3 Credits
This is an Honors course. This course will look at the use of biological evidence in the criminal justice system from the perspectives of a scientist and an experienced criminal defense attorney. Together they will describe the judicial process and their experiences with the system while addressing the strengths and weaknesses intrinsic to both the science and the law. Wherever possible they will employ case-based examples and delve into the ethical considerations intrinsic to the judicial process and to the application of scientific methods and technologies in court. Students will have opportunities to further explore course topics by exploring real cases and sharing their findings in class. A mock trial will be carried out in which students prepare defense and prosecution strategies and serve as attorneys and expert witnesses. Attorneys from the community will serve as judge and jurors.
BIOL-425
3 Credits
This course focuses on individual and organizational responsibilities in bioinformatics research, product development, product commercialization and clinical and consumer genetic testing.
BIOL-295
1 - 4 Credits
This course is a faculty-directed student project or research involving laboratory work, computer modeling, or theoretical calculations that could be considered of an original nature. The level of study is appropriate for students in their first three years of study.
BIOL-265
4 Credits
This course investigates the historical framework of evolutionary biology and the meaning/nature of evidence pertinent to biological evolution. Topics will include: earth history, the evolution of proteins and the genetic code, molecular evolution, neutral theory vs. selection, genetic variation, natural selection, migration, mutation, genetic drift, fitness, population dynamics and genetics, speciation, systematics and classification systems, molecular phylogenetics, the evolution of eukaryotic organisms, behavioral evolution, historical biogeography, and human evolution and variation.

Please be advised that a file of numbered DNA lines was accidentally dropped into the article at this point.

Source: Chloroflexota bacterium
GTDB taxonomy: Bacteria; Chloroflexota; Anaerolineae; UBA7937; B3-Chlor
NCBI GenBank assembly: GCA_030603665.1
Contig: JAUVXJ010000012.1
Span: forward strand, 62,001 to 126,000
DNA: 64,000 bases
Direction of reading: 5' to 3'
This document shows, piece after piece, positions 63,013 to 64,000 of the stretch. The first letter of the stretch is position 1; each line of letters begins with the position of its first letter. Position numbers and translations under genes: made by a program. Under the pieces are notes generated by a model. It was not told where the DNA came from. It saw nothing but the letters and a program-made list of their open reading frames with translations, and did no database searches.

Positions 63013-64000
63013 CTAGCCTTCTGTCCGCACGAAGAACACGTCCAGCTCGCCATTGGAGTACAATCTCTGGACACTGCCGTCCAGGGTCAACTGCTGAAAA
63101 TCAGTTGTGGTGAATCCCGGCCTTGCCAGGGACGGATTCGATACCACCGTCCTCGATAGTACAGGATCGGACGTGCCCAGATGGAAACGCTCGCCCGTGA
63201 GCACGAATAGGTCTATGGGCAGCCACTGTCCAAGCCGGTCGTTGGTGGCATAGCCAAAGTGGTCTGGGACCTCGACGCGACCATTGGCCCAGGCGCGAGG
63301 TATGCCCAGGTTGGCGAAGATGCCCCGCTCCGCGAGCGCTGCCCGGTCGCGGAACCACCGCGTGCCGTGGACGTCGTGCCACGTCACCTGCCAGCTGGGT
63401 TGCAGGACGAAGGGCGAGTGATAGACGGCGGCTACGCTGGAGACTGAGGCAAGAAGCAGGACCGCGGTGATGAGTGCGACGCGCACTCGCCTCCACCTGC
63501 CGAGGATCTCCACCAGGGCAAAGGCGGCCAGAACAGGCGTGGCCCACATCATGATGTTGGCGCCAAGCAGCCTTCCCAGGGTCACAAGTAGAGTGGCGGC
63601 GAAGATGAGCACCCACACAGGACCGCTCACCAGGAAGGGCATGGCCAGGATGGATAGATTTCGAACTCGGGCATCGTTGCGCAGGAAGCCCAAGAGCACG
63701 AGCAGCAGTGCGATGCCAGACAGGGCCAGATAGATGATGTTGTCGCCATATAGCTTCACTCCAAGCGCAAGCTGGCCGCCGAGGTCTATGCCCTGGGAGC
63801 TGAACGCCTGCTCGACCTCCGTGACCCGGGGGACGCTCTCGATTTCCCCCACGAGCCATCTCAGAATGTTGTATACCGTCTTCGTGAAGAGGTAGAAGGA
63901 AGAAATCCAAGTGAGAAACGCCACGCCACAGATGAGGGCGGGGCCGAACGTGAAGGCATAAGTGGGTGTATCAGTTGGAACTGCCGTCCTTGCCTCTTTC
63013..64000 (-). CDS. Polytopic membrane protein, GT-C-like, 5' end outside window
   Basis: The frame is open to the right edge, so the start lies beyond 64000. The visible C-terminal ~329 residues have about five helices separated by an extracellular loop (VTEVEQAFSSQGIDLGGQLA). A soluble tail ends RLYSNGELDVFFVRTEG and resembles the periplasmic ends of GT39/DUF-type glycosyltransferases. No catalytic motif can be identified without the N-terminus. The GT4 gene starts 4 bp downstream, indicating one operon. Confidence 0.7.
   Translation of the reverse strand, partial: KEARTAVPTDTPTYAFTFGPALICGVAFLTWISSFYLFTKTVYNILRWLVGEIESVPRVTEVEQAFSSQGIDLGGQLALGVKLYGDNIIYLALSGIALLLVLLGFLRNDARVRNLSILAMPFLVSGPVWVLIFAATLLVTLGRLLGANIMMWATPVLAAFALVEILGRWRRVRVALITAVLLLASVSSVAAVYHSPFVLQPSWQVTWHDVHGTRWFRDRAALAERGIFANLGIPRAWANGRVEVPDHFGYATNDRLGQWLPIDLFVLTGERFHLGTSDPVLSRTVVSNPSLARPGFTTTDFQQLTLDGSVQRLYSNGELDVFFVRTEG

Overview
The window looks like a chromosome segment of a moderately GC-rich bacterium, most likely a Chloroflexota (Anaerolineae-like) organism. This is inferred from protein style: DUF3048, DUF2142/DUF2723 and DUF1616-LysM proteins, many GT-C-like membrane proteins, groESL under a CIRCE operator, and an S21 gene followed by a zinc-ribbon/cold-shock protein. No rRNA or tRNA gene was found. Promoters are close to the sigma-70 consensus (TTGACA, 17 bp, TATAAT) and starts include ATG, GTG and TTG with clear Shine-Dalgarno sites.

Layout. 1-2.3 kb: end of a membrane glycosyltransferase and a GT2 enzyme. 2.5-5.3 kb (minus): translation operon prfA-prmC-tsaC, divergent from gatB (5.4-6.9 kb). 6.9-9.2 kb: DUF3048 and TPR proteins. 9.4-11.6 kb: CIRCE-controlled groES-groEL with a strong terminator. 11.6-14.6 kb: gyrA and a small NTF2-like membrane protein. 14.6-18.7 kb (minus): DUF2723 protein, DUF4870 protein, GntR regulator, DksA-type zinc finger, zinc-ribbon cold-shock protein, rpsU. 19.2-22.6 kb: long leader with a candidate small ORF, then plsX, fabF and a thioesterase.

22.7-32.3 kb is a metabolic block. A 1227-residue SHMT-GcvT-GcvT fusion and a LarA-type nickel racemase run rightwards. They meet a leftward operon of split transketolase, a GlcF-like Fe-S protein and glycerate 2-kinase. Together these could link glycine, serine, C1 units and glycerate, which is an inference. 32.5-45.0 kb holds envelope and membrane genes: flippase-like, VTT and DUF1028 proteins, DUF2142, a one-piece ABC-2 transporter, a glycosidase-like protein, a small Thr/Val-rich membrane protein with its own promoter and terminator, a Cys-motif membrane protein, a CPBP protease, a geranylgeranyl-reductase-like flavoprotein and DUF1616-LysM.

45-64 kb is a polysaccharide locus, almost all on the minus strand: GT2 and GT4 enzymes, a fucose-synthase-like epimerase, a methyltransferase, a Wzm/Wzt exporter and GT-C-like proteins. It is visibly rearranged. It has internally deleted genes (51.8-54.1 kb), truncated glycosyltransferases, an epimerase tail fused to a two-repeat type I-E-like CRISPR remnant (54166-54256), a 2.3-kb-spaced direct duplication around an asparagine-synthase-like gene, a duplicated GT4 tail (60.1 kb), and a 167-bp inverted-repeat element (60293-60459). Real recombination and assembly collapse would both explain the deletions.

BIOL-625
3 Credits
This course will be focused on individual and organizational responsibilities in bioinformatics research, product development, product commercialization and clinical and consumer genetic testing.
PROF-798
3 Credits
Prerequisites: Graduate standing and permission of faculty.

Select Scholarship

Book Chapter
Skuse, Gary R., et al. "Computer Science and the Liberal Arts: Hidden Synergies and Boundless Opportunities." New Directions for Computing Education: Embedding Computing Across Disciplines. Ed. Samuel B. Fee, Amanda M. Holland-Minkley, and Thomas E. Lombardy. Cham, Switzerland: Springer Nature, 2017. 45-62. Print.
Skuse, Gary R. and Kathleen Lamkin-Kennard. "Reverse Engineering Life: Physical and Chemical Mimetics for Controlled Stem Cell Differentiation into Cardiomyocytes." Methods in Molecular Biology. Ed. John W. Ludlow and Joydeep Basu. New York, New York: Humana Press, 2013. 99-114. Print.
Journal Editor
Skuse, Gary R., ed. Journal of Emerging Diseases and Virology. Milpitas: Sci Forschen Inc., 2017. Web.
Invited Paper
Ferran, Maureen C. and Gary R. Skuse. "Evasion of Host Innate Immunity by Emerging Viruses: Antagonizind Host RIG-I Pathways." Journal of Emerging Diseases and Virology. (2017). Web.
Full Length Book
(eds), Skuse, G.R. and Ferran, M.C. Methods in Molecular Biology: Cardiomyocyte Science. volume 1299 ed. New York, NY: Humana Press, 2015. Print.
Journal Paper
Skuse, Gary R. and Anne M. Burger. "Justice as Fairness: Forensic Implications of DNA and Privacy." The Champion. (2015): 24-35. Print.
Lopatto, D., et al. "A Central Support System Can Facilitate Implementation and Sustainability of a Classroom-Based Undergraduate Research Experience (CURE) in Genomics." CBE Life Science Education 13. 4 (2014): 711-723. Print.